Migrating to Tailwind, a utility-first CSS framework
Keeping your CSS manageable is a tricky problem to solve, utility first frameworks are the answer, find out why!
When working on a web project, the approach you take to manage your CSS is critically important, even more so as the project grows.
I recently moved several projects of different sizes over to using TailwindCSS, this post explains what I found and why I think you should try a utility first framework.
What's the problem?
Styling web projects is difficult; with the advent of Single Page Applications (SPAs) more complexity typically ends up on the client-side and how styles are written, where they are put and how they are applied catch many people out. From experience, the problems associated with a scaled web application can be grouped into three categories:
- Where you put the CSS
- How you write the CSS
- Understanding the CSS
Where to put the CSS
There are broadly speaking two schools of thought here, CSS in the same file as the HTML or CSS separately.
Many years ago the preference was to separate inline styles from HTML to avoid mixing concerns (styling and structure), this solved that problem but introduced another in the form of context switching.
Component-based libraries like React and Vue promote small reusable components. More components mean more potential locations for CSS and finding it and working out what applies in what order is timing consuming.
The best approach here in my mind is to have a predictable location for the CSS relative to HTML and not have to spend time working out how it will be applied.
How to write the CSS
CSS pre-processors such as SASS/LESS allow variables, mixins and basic control structures such as loops which can reduce duplication and allow customisation such as theming.
Pre-processors solve some problems when writing CSS, reducing duplication etc but don't fix the issue of where to put CSS. Pre-processors can make it harder to work out what's happening as you can't always understand what CSS will be generated without understanding all the pre-processor code, and how it will be applied which again takes up more time. (In the past I've even seen developers spend hours amending the generated CSS only to have it overwritten when the pre-processor is run again)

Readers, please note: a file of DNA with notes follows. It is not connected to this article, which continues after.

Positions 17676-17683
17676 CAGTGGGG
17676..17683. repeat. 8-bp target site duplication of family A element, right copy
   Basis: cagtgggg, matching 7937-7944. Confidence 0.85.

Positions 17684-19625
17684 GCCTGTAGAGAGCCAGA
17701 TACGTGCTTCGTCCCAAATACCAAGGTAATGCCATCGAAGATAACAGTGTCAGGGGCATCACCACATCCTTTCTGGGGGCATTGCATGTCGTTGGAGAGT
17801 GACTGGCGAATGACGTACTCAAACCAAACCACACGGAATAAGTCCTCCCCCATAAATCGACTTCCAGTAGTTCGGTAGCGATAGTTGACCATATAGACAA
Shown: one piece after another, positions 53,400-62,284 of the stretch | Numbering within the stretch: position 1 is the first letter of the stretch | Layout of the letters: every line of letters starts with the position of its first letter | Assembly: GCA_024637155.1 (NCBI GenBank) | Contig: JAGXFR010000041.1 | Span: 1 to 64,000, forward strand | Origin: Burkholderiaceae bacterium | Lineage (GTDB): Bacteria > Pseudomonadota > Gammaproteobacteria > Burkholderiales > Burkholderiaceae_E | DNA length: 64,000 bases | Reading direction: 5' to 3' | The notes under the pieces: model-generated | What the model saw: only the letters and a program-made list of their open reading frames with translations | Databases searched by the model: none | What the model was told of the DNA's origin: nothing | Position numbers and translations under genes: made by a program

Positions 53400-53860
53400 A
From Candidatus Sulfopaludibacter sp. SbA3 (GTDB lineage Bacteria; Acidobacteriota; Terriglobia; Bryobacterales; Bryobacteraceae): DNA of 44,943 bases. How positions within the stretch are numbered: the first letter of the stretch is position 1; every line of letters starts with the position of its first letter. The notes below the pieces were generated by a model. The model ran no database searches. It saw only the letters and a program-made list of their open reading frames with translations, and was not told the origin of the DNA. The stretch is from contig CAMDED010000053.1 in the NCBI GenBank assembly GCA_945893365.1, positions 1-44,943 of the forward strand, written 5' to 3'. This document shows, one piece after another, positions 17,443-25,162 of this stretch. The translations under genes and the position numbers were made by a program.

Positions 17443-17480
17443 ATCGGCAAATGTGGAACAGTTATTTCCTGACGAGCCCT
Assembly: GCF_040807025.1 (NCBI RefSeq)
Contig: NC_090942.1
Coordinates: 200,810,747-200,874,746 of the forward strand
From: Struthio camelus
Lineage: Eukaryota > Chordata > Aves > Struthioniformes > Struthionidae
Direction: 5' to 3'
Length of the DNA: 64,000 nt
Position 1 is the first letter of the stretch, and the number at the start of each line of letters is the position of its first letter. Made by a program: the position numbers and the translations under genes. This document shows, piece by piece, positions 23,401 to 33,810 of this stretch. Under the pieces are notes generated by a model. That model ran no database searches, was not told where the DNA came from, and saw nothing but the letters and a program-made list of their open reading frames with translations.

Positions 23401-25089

Understanding the CSS
CSS is an interesting language and one area where I believe people come unstuck is understanding how the CSS they write will be applied to elements. On top of the technical aspects of Specificity styles are applied in an order and override each other based on this, add automation, pre-processors and unpredictable file locations into this mix and it can be tricky to understand what actual source code locations contributed to a given style.
Styling approaches such as Block Element Modifier (BEM), CSS Modules and Styled Components have ways to help with the problem of naming collisions in different ways. BEM uses a naming convention methodology, CSS Modules use auto-generated non-conflicting class names and Styled Components by generating inline styles from JS code.
Whilst these approaches work, often the code which comes out is hard to reason with. This is the output in the browser from styled components
<header class="sc-eqIVtm giGlc"></header>
The best approach here would be for naming collisions and accidental overrides to simply not happen and if they do for it to be simple to understand why.
What is a utility-first framework?
A utility-first framework is a way to provide CSS utility classes such as